¶ 9 Finally, Southwestern Bell contends that the Legislature's constitutional power to make the property of a public service corporation (like Southwestern Bell) a separate class of property and to prescribe a special method of valuing such property (like the Unit Method) cannot nullify the exemption of intangible property otherwise provided in the Constitution. Southwestern Bell believes that the value of its exempted intangible property cannot be used to arrive at the unit value or, at the very least, must be subtracted from the unit value.

¶ 10 The issue of the exemption of intangible property for ad valorem taxation thus framed and presented is a question of law. To decide this issue, this Court must construe the Constitutional and statutory provisions that bear on the classification and exemption of property for tax purposes. Our review in this regard is de novo.

¶ 11 We begin by observing that Okla. Const. art. 10, § 6A was submitted to the people by the Oklahoma Legislature exercising its authority under Okla. Const. art. 24, § 1 to propose amendments to the Constitution. In exercise of this authority, the Legislature passes a measure proposing a constitutional amendment and drafts a ballot title for the measure. 34 O.S.2001 § 9(C).7 These are submitted to the Secretary of State who, in turn, submits them to the Attorney General to ensure they comply with applicable laws. Id. After receipt of the measure and the official ballot title, as certified by the Attorney General, the Secretary of State transmits “an attested copy of the measure, including the official ballot title” to the State Election Board. Id. In other words, constitutional amendments proposed by the Legislature consist of two substantive parts-the measure and the ballot title, both of which are submitted to the people.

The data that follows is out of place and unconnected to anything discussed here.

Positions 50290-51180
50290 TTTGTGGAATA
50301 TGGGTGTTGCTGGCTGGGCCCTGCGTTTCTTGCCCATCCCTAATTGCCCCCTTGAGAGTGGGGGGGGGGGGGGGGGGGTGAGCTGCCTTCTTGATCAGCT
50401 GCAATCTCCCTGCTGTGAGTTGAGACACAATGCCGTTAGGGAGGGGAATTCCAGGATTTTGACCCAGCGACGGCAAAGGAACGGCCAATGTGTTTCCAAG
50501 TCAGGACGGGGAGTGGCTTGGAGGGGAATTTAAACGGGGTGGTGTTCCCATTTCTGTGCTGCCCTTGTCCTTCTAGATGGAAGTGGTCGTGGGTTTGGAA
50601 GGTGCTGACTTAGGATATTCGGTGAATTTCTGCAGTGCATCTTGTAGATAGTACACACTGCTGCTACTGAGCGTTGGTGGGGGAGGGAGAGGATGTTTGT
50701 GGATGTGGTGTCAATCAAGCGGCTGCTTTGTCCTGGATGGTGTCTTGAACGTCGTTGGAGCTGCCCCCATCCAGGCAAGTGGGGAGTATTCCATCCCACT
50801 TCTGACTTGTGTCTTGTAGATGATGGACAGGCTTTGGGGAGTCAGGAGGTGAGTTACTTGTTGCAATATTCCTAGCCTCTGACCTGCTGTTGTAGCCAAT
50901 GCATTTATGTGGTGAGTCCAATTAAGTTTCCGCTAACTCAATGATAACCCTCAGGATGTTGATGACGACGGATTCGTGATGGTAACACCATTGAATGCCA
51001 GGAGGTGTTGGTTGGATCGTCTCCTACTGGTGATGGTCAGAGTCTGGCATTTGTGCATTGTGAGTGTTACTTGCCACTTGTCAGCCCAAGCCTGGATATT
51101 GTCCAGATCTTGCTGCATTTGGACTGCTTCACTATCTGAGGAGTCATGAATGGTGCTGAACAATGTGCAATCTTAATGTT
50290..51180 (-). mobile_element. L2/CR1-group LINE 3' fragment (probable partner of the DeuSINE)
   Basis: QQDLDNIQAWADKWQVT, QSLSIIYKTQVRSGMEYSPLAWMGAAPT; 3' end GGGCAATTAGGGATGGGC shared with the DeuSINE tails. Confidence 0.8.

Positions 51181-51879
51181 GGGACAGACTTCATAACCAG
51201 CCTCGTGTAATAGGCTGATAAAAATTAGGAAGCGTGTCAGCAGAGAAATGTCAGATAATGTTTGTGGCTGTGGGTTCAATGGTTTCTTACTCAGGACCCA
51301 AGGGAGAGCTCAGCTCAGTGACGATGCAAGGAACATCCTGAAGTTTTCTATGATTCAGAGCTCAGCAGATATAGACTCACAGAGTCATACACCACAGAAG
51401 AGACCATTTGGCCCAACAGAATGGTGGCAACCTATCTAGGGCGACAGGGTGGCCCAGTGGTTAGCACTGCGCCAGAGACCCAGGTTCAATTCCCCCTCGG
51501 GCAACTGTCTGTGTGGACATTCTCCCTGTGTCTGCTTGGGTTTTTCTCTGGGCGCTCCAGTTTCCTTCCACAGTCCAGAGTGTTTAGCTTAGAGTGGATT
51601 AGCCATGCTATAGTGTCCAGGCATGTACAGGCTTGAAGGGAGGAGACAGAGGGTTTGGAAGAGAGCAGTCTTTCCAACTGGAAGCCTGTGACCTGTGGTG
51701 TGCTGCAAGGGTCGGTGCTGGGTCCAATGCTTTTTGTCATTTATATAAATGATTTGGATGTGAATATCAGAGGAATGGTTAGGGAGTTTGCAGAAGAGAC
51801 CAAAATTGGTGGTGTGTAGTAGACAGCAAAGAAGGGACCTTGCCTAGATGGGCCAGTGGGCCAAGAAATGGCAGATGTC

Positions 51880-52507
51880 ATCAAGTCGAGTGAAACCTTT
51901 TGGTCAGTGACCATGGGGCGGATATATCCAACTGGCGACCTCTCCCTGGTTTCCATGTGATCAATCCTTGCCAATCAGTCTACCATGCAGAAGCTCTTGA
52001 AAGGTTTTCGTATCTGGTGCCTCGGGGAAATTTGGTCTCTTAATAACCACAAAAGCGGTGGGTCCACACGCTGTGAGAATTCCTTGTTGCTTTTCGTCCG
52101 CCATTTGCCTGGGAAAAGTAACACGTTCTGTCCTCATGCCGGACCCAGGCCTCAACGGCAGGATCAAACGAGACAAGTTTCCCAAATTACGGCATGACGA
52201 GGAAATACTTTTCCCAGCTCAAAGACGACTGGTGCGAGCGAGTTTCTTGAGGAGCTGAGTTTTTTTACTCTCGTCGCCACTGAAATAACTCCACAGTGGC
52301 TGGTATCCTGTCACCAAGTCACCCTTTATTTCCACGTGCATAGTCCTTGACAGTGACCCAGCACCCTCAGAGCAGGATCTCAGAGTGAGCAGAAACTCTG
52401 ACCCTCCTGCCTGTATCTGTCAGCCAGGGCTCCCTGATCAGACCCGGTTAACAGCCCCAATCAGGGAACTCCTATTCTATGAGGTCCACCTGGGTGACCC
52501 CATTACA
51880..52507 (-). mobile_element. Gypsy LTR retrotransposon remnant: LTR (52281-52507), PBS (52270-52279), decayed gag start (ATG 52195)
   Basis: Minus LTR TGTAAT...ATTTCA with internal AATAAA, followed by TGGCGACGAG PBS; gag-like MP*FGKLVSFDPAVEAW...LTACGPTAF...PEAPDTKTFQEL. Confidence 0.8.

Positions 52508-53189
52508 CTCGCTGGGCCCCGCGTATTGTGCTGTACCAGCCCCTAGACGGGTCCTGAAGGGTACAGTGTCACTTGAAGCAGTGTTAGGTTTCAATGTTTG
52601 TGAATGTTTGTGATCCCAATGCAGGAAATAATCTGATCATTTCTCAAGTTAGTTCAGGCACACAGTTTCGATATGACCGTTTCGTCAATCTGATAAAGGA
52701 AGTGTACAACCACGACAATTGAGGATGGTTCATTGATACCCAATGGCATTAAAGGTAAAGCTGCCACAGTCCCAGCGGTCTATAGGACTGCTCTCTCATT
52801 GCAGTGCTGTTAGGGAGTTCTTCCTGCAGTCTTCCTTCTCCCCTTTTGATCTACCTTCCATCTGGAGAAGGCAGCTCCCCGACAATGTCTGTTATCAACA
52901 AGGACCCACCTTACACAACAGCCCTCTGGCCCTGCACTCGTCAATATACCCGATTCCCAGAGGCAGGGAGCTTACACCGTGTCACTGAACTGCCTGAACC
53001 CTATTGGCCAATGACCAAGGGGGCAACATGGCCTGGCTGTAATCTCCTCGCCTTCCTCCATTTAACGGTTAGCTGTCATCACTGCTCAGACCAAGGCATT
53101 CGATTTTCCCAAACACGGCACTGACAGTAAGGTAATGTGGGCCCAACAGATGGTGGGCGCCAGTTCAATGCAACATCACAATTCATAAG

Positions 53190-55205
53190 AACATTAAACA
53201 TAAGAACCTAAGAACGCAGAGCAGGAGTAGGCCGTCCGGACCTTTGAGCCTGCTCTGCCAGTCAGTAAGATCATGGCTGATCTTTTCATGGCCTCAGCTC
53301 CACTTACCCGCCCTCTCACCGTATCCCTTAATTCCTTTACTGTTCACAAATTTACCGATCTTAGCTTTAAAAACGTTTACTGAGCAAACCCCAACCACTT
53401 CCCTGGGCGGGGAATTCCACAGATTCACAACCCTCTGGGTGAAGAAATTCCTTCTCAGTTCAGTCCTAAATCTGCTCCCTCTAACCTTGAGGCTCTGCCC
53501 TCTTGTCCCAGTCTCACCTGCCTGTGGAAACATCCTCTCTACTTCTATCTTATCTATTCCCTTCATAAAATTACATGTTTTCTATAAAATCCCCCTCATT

¶ 12 In the case of Okla. Const. art. 10, § 6A, the measure proposing the constitutional amendment was set out in Section 1 of the authorizing Joint Resolution and the ballot title was set out in Section 2 of the Joint Resolution. Section 1 contains the text of Okla. Const. art. 10, § 6A, as it currently appears in the Constitution, specifying particular intangible personal property to be exempted. Section 2 contains the ballot title which informs the people that the gist of the measure is whether the Constitution should be amended to prohibit the taxation of intangible personal property.